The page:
Going to Vishal's and Brickfields was a small trip back in time for myself, and for all who come it's to experience a timeless eating style rooted in communal tradition. For our abundant selection of dishes with rice and drinks, it was RM38 between two. Thank you D for taking us back "home"!

Vishal Food & Catering
No. 15, Jalan Scott
Off Jalan Tun Sambanthan, 50470 KL
Tel: +603 2274 0502

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Sean said...

banana leaf rice brings back memories for me too, since it was an occasional treat for my friends and i while we were studying in penang in the late 1990s. i rarely have it anymore in kl though. i think my last encounter with BLR was with at nirwana in telawi, maybe three years ago, and i've never been to vishal's before =)

Hungry Female said...

Hi Sean! Then I think it's time to scratch your 3 year itch - if you do go let me know what you think:)

Su-Lin said...

I love love love BNR! Seriously, one of my favourite meals ever!

Hungry Female said...

It's truly magnificent! And I'd really like to know if it exists in London?!

boo_licious said...

Lovely pix of Vishals! You're making me crave for some good old BLR this weekend but alas I have to work.

Hungry Female said...

Hey Boo! Oh no! Perhaps there's a chance work may get done quicker than you think and you'll treat yourself!

J2Kfm said...

Beautiful shots there. Jumped here from Boo's links. Vishal has become Vishalatchi now?

Hungry Female said...

Hello "Motormouth":) There are actually two on Jalan Scott, the first is their catering arm and the one I went to is the canteen, Vishalatchi. So so good.

The lists on your blog are excellent! Will defo be looking up some places!

Lex (A Food Story) said...

This makes me want to travel to Malaysia even more! I've never seen anything like this, looks totally amazing!

Hungry Female said...

Lex - come to Malaysia already! And Kieran too!

Anonymous said...

Hi about the question regarding Vishal and Vishalatchi, I believe it is a case of family feud.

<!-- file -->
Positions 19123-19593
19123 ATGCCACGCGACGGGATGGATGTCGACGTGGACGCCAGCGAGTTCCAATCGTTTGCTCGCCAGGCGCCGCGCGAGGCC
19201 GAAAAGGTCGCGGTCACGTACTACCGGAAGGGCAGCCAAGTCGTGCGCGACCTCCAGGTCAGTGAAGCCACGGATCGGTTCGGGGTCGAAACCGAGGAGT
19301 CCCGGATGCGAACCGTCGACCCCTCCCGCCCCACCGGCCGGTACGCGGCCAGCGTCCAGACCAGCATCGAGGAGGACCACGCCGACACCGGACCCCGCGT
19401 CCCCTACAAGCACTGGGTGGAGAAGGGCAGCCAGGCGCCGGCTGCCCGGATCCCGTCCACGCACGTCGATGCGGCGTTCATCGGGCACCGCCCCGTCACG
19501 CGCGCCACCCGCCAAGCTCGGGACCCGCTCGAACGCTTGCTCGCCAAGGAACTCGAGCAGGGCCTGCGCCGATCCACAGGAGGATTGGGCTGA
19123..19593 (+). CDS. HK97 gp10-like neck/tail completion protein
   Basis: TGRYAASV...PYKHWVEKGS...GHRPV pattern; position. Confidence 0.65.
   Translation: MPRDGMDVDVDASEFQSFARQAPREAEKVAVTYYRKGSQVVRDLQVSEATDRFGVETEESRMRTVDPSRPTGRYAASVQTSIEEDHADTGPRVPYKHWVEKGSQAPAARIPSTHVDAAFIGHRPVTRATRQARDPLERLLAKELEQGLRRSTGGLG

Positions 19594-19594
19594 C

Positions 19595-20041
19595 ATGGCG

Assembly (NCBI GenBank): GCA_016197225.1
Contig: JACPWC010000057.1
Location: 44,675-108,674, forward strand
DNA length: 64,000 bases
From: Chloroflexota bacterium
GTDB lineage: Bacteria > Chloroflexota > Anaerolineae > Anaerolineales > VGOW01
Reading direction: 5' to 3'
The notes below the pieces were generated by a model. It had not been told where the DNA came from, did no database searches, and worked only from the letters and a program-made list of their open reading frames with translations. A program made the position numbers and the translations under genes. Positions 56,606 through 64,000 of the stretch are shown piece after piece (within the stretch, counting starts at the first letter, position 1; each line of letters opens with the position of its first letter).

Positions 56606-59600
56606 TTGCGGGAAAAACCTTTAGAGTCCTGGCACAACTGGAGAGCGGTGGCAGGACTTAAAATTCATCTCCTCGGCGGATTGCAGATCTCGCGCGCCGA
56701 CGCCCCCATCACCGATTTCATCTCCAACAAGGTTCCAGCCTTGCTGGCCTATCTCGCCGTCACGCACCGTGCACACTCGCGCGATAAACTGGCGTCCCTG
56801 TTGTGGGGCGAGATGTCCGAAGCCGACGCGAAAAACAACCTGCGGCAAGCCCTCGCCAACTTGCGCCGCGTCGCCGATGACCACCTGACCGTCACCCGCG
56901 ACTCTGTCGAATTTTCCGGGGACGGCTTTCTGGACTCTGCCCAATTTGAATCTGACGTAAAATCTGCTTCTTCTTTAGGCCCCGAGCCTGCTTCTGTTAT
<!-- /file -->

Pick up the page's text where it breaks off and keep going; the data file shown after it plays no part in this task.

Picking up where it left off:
The original Vishal is the one located on a corner lot, which is now known as Vishalatchi. A few doors down is a new shop which has adopted the Vishal brand name and same sighboard.

Initially I thought that both shops had the same owners and the new one was just an expansion but as we entered the shop, I noticed a man in front of Vishalatchi furiously showing hand signs of disapproval and told us to go there to eat instead. We decided otherwise and stuck to our plan at eating at this new place instead, thinking it is the same. Upon enquiring with the new shop's owners, they claim it is the same shop and one is owned by the wife, the other the husband. To their credit, food was good ( better than the the over commercialised Nirwana). After finishing up we proceeded to Vishalatchi to satisfy our curiosity. The man who was doing hand signs kept saying that the other shop was 'tipu punya' and did not want to elaborate more. The shop owner and workers were clearly the original workers. I can't say for sure, but it all smells of family feud which is nothing new in the food business.


Hungry Female said...

Dear Anon - wow thank you for that detailed comment! Very useful information and lesson to learn when thinking of where to position your competitive business, whether it's family or not! HF x